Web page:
were still about 4 per pole away from the final phase.
5.6.2
Chebychev
Low-Pass
Filters
The Chebychev filter is the second most common filter in use. As Figure 530
shows,
the Chebychevs magnitude response displays ripples in the passband and
a
steeper
initial
roll-off than the Butterworth. Allowing ripples in the passband (which is
undesirable)
is
the price we have to pay for the steeper initial roll-off (which is desirable).
McClaning-7200021 book
5.6
Classes
fc

ISBN

978-1-891121-80-7

of

June

Low-Pass

16,

2011

Filters

8:45

255

255

,3dB

50
40
30
20
10
0
Frequency
Chebychev
Amplitude
Chebychev
Butterworth

1Butterworth

FIGURE
magnitude
of
Chebychev
low-pass
50
40
30
20
10
0
Chebychev
Chebychev
Butterworth
Frequency
Amplitude
fc

LPF

5-30

LPF

Magnitude
2
(Hz)
(dB)

,3dB

FIGURE
magnitude
of
Chebychev
low-pass

The
response
five-pole
I
filter.

2Butterworth

(Hz)
Magnitude
(dB)
1

5-31
a

The
response
five-pole
II
filter.

5.6.2.1
Nomenclature
Some authors cite two types of Chebychev filters: Chebychev I and
Chebychev
II.
Figure 5-30 shows a Chebychev I filter. The passband exhibits amplitude
ripple,
and
the theoretical stopband attenuation increases monotonically. Figure 5-31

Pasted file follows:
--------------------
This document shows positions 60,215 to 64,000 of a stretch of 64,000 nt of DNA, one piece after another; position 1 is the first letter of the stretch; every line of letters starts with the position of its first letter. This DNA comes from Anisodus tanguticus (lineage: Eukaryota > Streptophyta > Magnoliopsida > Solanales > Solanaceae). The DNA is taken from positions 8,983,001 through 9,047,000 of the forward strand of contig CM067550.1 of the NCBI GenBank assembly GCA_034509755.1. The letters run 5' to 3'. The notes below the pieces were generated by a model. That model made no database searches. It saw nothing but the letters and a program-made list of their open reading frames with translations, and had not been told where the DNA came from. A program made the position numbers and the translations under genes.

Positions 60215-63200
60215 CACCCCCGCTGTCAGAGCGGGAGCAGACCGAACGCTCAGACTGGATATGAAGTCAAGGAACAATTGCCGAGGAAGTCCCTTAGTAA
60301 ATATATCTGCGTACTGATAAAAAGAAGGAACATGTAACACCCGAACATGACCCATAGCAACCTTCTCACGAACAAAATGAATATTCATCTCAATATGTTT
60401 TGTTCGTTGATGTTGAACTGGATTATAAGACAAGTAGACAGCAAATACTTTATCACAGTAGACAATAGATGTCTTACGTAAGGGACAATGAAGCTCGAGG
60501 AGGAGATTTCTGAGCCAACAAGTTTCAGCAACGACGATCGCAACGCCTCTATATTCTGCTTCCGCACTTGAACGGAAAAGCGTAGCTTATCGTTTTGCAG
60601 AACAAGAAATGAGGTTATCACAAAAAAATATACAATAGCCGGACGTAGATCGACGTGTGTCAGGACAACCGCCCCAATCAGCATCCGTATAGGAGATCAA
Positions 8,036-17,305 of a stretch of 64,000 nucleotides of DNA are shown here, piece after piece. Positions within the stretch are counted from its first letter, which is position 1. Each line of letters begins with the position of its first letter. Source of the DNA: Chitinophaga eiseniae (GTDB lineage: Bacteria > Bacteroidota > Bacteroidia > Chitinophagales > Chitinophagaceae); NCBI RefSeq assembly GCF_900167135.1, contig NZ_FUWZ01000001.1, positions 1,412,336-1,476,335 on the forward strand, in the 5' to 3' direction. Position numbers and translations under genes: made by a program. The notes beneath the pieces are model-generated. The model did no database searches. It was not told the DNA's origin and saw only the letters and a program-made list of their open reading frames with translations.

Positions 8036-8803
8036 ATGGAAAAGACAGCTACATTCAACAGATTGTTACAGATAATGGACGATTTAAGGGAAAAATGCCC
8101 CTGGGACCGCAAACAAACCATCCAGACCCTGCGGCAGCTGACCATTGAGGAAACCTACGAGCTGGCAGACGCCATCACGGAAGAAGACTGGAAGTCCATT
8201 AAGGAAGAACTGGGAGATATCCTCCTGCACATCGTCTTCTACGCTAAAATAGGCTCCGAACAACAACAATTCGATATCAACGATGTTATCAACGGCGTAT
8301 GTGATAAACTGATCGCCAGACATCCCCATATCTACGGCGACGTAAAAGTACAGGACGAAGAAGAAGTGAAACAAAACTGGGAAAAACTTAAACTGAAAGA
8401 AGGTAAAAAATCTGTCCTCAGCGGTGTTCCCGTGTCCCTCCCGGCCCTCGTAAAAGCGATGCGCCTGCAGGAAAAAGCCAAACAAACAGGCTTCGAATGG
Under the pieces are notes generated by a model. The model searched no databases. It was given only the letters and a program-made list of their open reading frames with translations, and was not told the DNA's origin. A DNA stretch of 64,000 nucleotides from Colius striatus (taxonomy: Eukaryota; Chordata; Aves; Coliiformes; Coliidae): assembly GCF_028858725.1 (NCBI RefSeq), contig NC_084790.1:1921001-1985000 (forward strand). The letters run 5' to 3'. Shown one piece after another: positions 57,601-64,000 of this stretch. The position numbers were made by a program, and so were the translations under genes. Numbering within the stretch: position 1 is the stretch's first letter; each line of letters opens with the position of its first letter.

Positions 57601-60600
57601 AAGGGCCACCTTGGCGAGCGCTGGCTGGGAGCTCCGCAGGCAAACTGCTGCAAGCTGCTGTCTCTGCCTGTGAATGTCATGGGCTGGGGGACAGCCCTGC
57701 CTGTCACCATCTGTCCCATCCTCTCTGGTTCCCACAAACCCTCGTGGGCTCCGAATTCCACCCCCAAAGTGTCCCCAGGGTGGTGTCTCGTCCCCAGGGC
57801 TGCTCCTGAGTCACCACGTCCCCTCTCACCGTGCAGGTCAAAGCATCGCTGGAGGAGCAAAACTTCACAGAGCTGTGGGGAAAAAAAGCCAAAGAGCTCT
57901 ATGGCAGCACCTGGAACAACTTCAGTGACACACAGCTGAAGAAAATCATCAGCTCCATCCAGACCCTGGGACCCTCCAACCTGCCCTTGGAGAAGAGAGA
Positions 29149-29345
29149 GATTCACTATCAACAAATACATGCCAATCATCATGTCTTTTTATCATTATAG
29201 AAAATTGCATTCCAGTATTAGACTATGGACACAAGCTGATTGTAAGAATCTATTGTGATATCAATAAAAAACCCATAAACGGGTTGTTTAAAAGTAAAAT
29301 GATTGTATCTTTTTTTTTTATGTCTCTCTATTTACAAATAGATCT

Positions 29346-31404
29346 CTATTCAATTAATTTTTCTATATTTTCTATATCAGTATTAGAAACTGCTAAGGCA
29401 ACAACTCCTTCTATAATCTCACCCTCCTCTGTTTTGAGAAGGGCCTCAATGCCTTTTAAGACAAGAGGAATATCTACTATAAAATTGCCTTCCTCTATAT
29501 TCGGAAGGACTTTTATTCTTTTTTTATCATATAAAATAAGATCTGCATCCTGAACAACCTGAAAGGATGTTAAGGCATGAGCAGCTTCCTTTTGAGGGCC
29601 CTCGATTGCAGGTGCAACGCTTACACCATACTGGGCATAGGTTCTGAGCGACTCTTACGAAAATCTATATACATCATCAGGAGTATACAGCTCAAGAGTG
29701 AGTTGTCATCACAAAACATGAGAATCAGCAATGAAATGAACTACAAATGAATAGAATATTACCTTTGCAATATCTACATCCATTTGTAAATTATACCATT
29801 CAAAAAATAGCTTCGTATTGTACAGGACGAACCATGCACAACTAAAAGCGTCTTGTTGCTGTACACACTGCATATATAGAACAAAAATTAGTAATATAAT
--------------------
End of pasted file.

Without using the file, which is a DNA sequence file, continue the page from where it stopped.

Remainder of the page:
shows a Chebychev II filter. The passband is flat, but the stopband exhibits
amplitude
ripple
and
is
not
monotonic. In this work, we will refer to the Chebychev I filter simply as a
Chebychev
filter. We will refer to any filter with a nonmonotonic stopband response as
an
elliptic
filter.
5.6.2.2
Chebychev
Characteristics
A Chebychev filter allows us to trade passband ripple for steepness of the
initial
roll-off.
The more passband ripple we allow, the faster the initial roll-off.
There are two cutoff frequencies associated with a Chebychev filter. Well
call
them
fc,
ER and fc,3 dB. The fc,3 dB is the same half-power cutoff frequency we
associated
with
the
McClaning-7200021 book
256
C
H
FIGURE
passband
magnitude
of
Chebychev
low-pass
6
5
4
3
2
1
1
Frequency
1-dB
Amplitude
fc
,ER

ISBN
A

978-1-891121-80-7
P
T
E
5-32

June

16,
R

2011
5

8:45

256

Filters
The

response
five-pole

filter.

Ripple

Chebychev

0
(Hz)
LPF
(dB)
fc,3dB

Butterworth filter. The equal-ripple cutof frequency, f c,ER, takes a little more